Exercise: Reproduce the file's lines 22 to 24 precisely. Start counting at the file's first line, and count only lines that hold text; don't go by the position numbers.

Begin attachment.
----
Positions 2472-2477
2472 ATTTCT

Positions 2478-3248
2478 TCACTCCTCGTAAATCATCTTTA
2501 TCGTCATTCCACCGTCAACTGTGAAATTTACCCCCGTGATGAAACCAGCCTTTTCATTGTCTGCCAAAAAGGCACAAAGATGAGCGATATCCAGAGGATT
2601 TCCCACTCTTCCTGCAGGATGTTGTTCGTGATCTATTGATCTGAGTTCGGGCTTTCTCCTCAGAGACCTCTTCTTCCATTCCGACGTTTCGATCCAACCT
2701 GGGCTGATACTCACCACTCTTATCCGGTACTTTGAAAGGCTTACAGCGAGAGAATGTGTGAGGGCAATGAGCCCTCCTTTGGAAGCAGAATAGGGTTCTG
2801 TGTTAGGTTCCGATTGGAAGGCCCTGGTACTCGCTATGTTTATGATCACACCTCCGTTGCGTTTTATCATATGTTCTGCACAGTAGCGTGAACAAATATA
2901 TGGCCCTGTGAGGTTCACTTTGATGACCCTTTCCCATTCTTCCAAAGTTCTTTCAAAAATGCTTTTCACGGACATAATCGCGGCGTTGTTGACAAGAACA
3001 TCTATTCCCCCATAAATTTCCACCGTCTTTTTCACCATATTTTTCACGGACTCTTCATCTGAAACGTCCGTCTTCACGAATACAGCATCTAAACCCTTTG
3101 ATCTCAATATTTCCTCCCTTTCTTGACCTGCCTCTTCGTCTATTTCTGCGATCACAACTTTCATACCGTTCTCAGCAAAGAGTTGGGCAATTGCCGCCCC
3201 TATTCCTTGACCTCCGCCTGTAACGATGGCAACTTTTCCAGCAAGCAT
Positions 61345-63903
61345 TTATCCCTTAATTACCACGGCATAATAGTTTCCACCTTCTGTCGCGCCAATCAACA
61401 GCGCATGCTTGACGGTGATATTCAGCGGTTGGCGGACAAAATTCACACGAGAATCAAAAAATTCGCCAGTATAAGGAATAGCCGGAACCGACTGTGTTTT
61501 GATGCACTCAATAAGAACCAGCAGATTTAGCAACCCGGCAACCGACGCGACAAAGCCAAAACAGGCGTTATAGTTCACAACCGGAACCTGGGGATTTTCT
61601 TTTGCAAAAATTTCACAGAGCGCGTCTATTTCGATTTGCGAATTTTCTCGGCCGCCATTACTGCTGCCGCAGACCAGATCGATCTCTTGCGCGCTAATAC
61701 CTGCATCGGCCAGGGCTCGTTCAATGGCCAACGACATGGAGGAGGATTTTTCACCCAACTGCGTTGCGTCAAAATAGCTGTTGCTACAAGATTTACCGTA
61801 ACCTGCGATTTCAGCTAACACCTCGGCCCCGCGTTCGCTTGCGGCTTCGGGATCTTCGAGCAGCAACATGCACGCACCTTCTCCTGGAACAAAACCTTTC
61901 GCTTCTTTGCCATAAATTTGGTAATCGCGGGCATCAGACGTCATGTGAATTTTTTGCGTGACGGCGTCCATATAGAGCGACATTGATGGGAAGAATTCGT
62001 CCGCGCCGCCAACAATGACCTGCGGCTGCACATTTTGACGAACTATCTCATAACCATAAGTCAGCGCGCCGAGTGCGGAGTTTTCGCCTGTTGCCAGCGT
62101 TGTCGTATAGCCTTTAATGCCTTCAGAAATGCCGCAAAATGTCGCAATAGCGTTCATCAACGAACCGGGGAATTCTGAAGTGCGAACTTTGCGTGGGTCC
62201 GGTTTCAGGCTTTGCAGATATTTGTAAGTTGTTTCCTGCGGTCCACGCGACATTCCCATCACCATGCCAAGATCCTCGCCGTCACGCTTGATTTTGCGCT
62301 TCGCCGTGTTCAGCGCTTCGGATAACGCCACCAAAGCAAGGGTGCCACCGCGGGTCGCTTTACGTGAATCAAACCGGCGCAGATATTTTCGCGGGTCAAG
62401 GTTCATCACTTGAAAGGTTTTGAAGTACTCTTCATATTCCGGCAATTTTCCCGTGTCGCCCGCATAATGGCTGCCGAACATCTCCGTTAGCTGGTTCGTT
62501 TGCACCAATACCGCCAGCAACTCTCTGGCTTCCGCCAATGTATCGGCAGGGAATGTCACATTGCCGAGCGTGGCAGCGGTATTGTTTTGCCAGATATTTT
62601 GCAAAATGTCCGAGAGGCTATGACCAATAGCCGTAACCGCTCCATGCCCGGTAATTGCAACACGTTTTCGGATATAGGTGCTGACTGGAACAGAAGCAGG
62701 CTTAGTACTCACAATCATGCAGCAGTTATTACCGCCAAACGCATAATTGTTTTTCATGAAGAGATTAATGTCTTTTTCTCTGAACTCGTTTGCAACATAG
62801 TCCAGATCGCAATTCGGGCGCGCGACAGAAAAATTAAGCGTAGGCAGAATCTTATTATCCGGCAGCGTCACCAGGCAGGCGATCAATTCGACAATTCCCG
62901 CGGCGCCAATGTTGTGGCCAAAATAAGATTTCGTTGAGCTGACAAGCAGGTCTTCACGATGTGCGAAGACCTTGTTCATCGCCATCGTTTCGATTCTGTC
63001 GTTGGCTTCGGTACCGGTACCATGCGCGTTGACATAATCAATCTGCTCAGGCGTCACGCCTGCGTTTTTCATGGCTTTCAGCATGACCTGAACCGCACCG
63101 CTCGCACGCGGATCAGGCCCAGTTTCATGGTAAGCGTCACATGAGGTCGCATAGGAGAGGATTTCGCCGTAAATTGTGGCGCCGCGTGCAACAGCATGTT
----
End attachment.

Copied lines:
62101 TGTCGTATAGCCTTTAATGCCTTCAGAAATGCCGCAAAATGTCGCAATAGCGTTCATCAACGAACCGGGGAATTCTGAAGTGCGAACTTTGCGTGGGTCC
62201 GGTTTCAGGCTTTGCAGATATTTGTAAGTTGTTTCCTGCGGTCCACGCGACATTCCCATCACCATGCCAAGATCCTCGCCGTCACGCTTGATTTTGCGCT
62301 TCGCCGTGTTCAGCGCTTCGGATAACGCCACCAAAGCAAGGGTGCCACCGCGGGTCGCTTTACGTGAATCAAACCGGCGCAGATATTTTCGCGGGTCAAG